Erindale Tapestry Studio’s name was inspired by the plethora of historical fiction creative writing that infused much of my undergraduate experience with research and desk-side adventure. In these stories, which were set in late medieval Europe, the name of the home castle was Erindale. It is customary for tapestry weavers to create their own studio “weaver’s mark” and it is also historically customary for such marks to include castle imagery.
Inspired by the castle in my novellas, Erindale joined my studio practice’s name and weaver’s mark as well.
MFA in Interdisciplinary Arts, Goddard College (2011)
BA in Creative Writing and Performing Arts, Vermont College of Union Institute and University (2008).
Laura Demuth, Norwegian Pickup Bandweaving (2002)
Sirella Ford, Anishinaabe-Style Bead Embroidery and Loomwork (2002)
Andrea Myklebust, Contemporary Tapestry Weaving (2021)
Marcie McIntire, Anaishinaabe-Style Bead Embroidery (2021)
Emily Moe, Moe Sew Co. Millinery (2018)
Amy Oxford, Oxford School of Punch Rug Hooking (2015)
Fran Potter, Traditional Navajo Weaving (1999-2005)
“National Norwegian-American Folk Art Exhibition,” Vesterheim, Decorah, Iowa (July 2022)
“RAV’N Annual Upper St. Croix Art Exhibition,” Solon Springs, WI (July 2022)
“Socially Distanced, Creatively Connected,” Vesterheim Norwegian-American Museum, Iowa (July 2021-Jan 2022)
“Punch Needle Contemporary Artists,” Sauder Village, Amy Oxford curator, Ohio (Aug 2021)
American Tapestry Alliance, www.americantapestryalliance.org
Fine Art Tapestry, “Weave Me a Different Story: Alternative Narrative Meets Tapestry.”
Triannual Review of Tapestry Art Today, Summer 2020, Vol. 46 No. 2, Pgs. 7-8
American Tapestry Alliance, www.americantapestryalliance.org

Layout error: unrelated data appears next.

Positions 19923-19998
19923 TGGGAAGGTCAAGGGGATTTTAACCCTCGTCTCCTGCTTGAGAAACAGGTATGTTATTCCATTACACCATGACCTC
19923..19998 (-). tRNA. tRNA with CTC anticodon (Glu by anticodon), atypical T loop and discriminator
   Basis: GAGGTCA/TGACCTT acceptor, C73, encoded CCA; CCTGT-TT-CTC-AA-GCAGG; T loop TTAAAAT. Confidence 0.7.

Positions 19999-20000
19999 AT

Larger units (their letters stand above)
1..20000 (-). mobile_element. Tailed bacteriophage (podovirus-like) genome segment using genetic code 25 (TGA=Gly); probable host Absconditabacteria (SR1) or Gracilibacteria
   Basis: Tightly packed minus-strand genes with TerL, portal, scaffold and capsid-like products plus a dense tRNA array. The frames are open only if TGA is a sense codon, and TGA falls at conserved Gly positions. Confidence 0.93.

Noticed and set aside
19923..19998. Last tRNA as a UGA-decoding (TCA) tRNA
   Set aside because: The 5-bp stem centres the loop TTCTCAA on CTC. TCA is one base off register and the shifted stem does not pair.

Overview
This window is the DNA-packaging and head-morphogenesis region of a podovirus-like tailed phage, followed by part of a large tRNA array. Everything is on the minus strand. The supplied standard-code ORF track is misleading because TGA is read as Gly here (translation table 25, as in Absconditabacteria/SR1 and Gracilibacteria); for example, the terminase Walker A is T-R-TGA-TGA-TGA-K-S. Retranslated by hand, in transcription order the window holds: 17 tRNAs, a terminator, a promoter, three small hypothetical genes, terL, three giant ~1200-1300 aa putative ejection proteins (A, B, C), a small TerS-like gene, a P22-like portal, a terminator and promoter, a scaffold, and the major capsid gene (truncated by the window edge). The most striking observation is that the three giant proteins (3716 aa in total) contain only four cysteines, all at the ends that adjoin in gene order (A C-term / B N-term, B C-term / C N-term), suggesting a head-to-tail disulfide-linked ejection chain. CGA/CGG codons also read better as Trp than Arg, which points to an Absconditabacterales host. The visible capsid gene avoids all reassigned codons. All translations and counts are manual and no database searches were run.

Origin Stories, “Weave Me a Different Story: Alternative Narrative Meets Tapestry.”
Quarterly Review, Winter 2018, Vol. 44 No. 4, Pgs. 12-13
Sawyer Co. Gazette, Sawyer Co. Record, Spooner Advocate, Ashland Daily Press, Bayfield Co. Journal, The Country Today, Winter, Hayward, Spooner, Ashland, and state-wide in WI
Weekly “Down on the Farm” columnist on homesteading, local foods, and community awareness topics, June 2012 to present
Currently, I am actively teaching a variety of fiber arts mediums from the Fiber Loft of my on-farm shop Farmstead Creamery & Cafe hosted on Zoom. This virtual classroom has allowed me to connect with students across the US and in Canada! While I sometimes offer programming independently, partnerships with a variety of exceptional organizations are a key part of my teaching practice. These organizations include:
North House Folk School
Duluth Folk School
Minnesota Weaver’s Guild
Northern Great Lakes Visitor Center
Cable Natural History Museum
Marine Mills Folk School
Vesterheim Norwegian American Museum and Folk Arts School
Ely Folk School
American Swedish Institute
Land O’ Lakes Arts
Minnesota Landscape Arboretum
Thunder Bay Weaver and Spinners Guild
In the face of COVID-19 and the necessary lock-down of our farm, I do not accept visitors to the studio at this time. I have transitioned my teaching to Zoom, in partnership with regional folk schools, and am taking some time to refocus on my practice. I’m still happy to work with you on commissions or learning goals, even while we must be physically apart at this time. Stay safe everyone!
Tapestry Weaving Demonstration